In case you missed it, check out part 1 of this series.
Since blues is an ideal genre for jamming and improvising, your knowledge of certain terms and feels can dramatically boost your value as a player. Whether you’re doing a blues gig, going to blues jam at a local club, or getting together with other musician friends to play for a few hours, your life will be easier if you understand these concepts:
1. Be able to play through a blues progression in any key.
Learning how to play different feels in the key of E is great, but you’ll often find yourself at the mercy of the vocalist (they may like to sing in F#).
2. Learn the difference between a walking shuffle, box shuffle, straight time feel, two-beat, rhumba, and slow blues.
We’ll be covering these terms in detail in future lessons.
3. Understand “Slow blues in Bb.”
This is the most common form of communication that you will receive when going to play a blues tune. It literally means “we’re playing a slow blues in the key of Bb.” In this situation, you don’t necessarily need to know the song but you do need to know how to play a slow blues. If you’re unfamiliar with blues feels, pick a couple of common blues tunes (think “Pride and Joy,” “Sweet Home Chicago,” “Red House,” “Stormy Monday,” and “Hootchie Cootchie Man”) and practice playing along with them. Since many blues tunes are similar in feel, you’ll be able to relate whatever the bandleader calls to a song that you already know.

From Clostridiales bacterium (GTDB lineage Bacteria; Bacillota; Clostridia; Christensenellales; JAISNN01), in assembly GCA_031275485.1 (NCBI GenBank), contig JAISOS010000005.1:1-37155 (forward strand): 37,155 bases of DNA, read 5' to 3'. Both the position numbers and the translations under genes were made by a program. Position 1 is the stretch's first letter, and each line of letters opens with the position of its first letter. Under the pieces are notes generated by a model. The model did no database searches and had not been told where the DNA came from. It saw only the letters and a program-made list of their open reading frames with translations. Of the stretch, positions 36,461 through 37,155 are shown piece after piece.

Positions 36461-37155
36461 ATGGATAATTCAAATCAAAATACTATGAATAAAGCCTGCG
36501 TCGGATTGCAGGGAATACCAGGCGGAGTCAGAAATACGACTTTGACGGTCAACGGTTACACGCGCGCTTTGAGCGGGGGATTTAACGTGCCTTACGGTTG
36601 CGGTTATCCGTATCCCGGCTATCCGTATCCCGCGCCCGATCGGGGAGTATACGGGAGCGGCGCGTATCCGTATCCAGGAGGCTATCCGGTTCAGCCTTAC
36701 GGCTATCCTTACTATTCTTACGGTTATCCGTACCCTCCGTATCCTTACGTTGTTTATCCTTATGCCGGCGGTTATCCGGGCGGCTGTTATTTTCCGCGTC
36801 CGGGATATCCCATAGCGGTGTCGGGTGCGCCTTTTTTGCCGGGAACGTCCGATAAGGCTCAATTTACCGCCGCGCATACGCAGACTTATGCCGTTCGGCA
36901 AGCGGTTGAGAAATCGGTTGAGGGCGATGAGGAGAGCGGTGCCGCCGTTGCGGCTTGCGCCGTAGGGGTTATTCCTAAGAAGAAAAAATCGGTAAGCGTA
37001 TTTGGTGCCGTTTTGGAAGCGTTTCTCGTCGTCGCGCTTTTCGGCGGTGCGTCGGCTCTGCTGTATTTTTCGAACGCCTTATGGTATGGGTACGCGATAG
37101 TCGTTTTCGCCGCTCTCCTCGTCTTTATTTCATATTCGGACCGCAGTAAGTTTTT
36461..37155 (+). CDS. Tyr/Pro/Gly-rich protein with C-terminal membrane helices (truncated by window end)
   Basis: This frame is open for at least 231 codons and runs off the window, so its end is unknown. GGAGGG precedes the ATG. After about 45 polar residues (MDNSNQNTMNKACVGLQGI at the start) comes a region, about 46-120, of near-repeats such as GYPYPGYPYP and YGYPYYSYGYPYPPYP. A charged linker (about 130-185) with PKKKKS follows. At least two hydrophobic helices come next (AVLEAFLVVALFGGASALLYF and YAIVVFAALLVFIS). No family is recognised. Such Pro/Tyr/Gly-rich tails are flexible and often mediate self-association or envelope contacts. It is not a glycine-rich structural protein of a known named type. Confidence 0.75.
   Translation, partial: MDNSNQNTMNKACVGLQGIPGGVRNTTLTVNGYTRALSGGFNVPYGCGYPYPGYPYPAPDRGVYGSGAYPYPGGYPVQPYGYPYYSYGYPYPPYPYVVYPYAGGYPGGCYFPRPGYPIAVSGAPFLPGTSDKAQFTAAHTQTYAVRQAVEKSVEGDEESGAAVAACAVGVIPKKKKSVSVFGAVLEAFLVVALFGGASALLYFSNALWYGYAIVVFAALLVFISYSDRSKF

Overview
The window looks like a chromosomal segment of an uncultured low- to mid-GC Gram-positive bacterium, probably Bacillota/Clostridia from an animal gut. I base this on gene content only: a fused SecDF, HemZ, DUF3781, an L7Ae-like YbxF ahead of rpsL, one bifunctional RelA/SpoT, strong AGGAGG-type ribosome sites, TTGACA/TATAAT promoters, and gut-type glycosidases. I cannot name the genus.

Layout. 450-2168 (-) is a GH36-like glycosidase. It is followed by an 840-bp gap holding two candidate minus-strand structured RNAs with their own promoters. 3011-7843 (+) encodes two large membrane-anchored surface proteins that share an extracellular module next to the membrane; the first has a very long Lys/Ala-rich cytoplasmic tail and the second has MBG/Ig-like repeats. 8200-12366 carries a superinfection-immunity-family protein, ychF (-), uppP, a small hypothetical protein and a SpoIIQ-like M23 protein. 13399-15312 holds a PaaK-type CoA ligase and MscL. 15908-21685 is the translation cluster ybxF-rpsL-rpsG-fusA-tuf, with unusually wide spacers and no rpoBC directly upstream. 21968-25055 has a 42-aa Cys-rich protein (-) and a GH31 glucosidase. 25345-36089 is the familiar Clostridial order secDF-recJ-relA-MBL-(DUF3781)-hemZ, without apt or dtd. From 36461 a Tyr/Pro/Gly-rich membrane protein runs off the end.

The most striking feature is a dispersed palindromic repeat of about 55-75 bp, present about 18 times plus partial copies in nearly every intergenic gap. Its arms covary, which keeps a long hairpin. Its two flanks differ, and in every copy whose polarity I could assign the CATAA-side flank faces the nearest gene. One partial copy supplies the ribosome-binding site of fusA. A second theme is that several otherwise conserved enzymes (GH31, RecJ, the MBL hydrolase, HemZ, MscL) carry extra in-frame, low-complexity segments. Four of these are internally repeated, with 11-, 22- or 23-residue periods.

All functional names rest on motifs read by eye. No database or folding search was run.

4. Understand the term “Quick 4.”
In a typical 12 bar blues progression, the first four bars are on the I chord. If someone says “Quick 4,” play the second bar of the progression as a IV chord, then go back to I for the 3rd and 4th bars and continue the progression.
5. What does “In on the five” mean?
This implies that there is some kind of lead line (vocal or instrumental) that will introduce the song and that you are expected to come in on the V chord of the 12 bar progression (bar 9). Someone may also say “In on the four” and they expect you to begin on the IV chord (bar 5).
6. What is the “Turnaround?”
The turnaround can refer to two different places. It can either be bars 9 and 10 of the progression (sometimes players will substitute a II-V chord change for the normal V-IV) or it can refer to the last bar or two of the progression and will substitute chords or a specific lick.
By understanding some of these terms, you can anticipate what the bandleader wants and can get a feel for the song with a few simple words. Therefore, even if you don’t know the tunes, you can play as if you know them and you can fit in with the band as if you’ve played with them before. Communication is the name of the game and whether you’re playing with someone that you play with all of the time, or you’re stepping into a jam situation, be sure to keep your eyes and ears open. If you’re attitude is “it’s just a blues gig, I play the same thing all night” then you’re probably not going to have the gig for long. If you think “I need to have my head in the game and my playing is essential to the band” then you’ll probably have a more rewarding experience and you’ll make the other players happy that you’re there.e.